In the case of the waste land the solution assumes the form of the questing Grail Knight. He is the one who must ask the loaded question that restores fertility to king and land alike. However, as Cavendish notes, the healing of the Fisher King and his lands is never satisfactorily resolved in the medieval romances that have been handed down:
The tradition of the king as the mate of his land lies behind the Waste Land theme in the Grail legends, but the theme in incoherent and amorphous. The pattern ought to be this: a king is crippled or ill; as a result his land is barren; the hero heal s the king and fertility is restored to the land; probably, the hero's feat shows that he is the rightful heir. There is no Grail story in which this simple and satisfactory pattern appears (nor has any Celtic story survived which contains it). In the First Continuation there is a waste land which is restored, but no crippled or ill king and consequently no healing. In Parzival there is a crippled king who is healed by the hero, but there is no waste land. In Perlesvaus there is an ill king and a waste land, but no healing.
(V) THE GRAIL KNIGHT: Jessie Weston splits the development of the Grail Quest motif into three separate stages, each of which is represented by a certain knight whose unique temperment and background testifies to the mutable nature of the tradition.
In the first stage the hero is Gawain (Gwalchmai), characterized by his irascibility and impulsiveness. When Gawain first reaches the Grail Castle he is told that the land has wasted away ever since the mysterious death of some unnamed knight (Co). The Fisher King, wholly intact here, leads Gawain to the bier where the body lies draped in a scarlet mortcloth. The air resounds with the lamentations of the attendant maidens. It soon becomes clear that Gawain's task is to avenge the foul deed, which will in turn restore the bounty to the land. He falls asleep before he can ask about the Grail but he does inquire as to the nature of the bleeding spear, which brings about a partial restoration of the land. In a later German text, Diu Crône (The Crown), written around 1230, Gawain arrives at the Grail castle to find the lord extremely frail and elderly. Upon asking the appropriate question, which removes the enchantment from the realm, Gawain learns that the king and his entourage were in fact dead, but held in semblance of life until the task was completed. That the wasting of the land precedes the arrival of Gawain at the Grail Castle is of the utmost importance here. Based on this point alone Weston concludes that the Gawain versions of the story predate all others: "The 'wasting of the land' must be held to have been antecedent to that failure, and the Gawaine versions in which we find this condition fulfilled are, therefore, prior in origin to the Perceval."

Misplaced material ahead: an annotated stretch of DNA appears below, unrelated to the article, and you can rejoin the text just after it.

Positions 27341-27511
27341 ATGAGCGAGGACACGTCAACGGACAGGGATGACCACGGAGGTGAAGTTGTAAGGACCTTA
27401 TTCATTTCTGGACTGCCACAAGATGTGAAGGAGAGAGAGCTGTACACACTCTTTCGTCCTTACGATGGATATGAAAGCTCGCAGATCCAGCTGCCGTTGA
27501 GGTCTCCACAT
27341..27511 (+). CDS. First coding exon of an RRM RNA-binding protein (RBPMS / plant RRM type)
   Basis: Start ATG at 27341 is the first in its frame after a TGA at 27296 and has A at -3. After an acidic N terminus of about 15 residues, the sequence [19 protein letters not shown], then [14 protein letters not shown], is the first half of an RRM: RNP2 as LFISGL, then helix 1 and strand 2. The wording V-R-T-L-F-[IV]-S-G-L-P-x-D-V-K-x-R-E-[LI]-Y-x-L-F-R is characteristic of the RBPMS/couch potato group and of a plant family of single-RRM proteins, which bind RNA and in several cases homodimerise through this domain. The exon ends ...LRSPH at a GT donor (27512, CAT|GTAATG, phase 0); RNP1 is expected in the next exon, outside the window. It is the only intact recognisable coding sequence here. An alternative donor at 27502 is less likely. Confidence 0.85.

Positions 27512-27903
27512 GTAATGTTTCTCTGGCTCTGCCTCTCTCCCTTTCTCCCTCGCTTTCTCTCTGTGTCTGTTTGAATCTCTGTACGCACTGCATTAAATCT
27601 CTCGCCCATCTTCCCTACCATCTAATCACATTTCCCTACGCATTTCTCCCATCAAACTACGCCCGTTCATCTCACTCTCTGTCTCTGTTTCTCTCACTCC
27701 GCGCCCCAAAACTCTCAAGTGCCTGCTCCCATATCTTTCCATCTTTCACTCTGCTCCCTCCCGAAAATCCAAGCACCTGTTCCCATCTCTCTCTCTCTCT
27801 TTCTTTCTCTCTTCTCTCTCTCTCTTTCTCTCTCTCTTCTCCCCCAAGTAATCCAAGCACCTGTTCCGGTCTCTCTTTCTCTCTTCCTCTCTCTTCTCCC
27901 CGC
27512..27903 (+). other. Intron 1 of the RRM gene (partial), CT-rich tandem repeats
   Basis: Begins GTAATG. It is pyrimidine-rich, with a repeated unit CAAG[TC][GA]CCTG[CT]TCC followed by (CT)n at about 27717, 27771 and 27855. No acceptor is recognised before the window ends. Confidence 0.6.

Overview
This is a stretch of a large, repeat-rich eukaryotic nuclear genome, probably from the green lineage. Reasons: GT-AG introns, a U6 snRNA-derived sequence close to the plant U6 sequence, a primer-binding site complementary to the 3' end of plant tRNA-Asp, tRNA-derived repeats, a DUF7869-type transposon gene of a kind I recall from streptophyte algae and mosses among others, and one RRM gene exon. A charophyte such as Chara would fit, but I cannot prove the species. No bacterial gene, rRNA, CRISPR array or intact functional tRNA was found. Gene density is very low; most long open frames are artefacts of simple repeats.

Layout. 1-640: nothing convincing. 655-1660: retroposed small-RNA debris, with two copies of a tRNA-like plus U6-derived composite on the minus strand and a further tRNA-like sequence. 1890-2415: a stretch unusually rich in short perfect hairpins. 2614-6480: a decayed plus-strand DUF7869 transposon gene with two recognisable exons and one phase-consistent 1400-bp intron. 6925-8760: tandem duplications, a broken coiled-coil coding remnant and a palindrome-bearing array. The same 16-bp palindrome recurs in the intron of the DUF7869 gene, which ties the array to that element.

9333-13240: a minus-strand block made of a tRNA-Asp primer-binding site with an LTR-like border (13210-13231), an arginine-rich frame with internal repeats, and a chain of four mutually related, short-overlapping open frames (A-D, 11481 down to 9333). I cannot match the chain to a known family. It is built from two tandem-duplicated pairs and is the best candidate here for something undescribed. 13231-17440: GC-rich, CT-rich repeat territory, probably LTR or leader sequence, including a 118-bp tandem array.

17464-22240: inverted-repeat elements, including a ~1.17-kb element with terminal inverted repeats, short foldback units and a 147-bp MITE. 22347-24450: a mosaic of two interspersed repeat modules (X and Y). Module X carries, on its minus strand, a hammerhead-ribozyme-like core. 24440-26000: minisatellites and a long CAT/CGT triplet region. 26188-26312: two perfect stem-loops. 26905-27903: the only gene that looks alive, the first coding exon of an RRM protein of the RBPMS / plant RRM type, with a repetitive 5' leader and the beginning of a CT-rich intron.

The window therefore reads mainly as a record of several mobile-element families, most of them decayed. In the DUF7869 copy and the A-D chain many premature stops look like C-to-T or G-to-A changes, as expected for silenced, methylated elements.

In the second stage of development, Perceval (Peredur), the naive Widow's son, replaces Gawain as the primary hero. As a result the focus of the quest changes drastically. Versions centering around Gawain typically placed more emphasis on the healing of the land, probably because of his peculiar attachment to Nature. The recipient of the healing in the Perceval strain, on the other hand, is usually the king himself, with the rejuvenation of the Waste Land only coming afterwards. "The object of the rites is the restoration of Vegetation," Weston notes, "connected with the revival of the god; the object of the Quest is the same, but connected with the restoration to health of the King." Since the Perceval stage represents the most widely known storyline of the Grail Quest, it should be examined in detail. The following account is an overview of Chrétien's Conte del Graal.
When we first find Perceval he is a young man, living with his mother in the innermost folds of a wild forest. He has had no exposure whatsoever to the outside world. Perceval's father, we are told, was once a great knight, but was crippled in battle years before and died while Perceval was still very young. So Perceval has been reared by his mother alone, who has deliberately kept him ignorant of the world of chivalry lest he suffer a fate similar to that of his father. Perceval has no notion of civilized manners; he does not even know his own name. Yet despite his glaring nescience as to the ways of the world, he is a handsome and sturdy youth indeed.
One day in the forest Perceval encounters five knights all decked out in their glittering armor and noble heraldry. He initially mistakes them for angels sent by God. But the knights quickly disillusion him, explaining that they are members of King Arthur's court. Perceval is so impressed that he decides to become a knight himself. His mother does everything is her power to dissuade her headstrong son, but he brushes her protests aside. In time she is forced to relent and lets her son leave, but not before providing him with a rustic suit of clothes and some hurried instructions on how to deal with women, churches, and the lot. As he is leaving his mother faints in grief. He looks back and sees her lying prostrate on the ground as if dead, yet impatiently spurs his horse onward.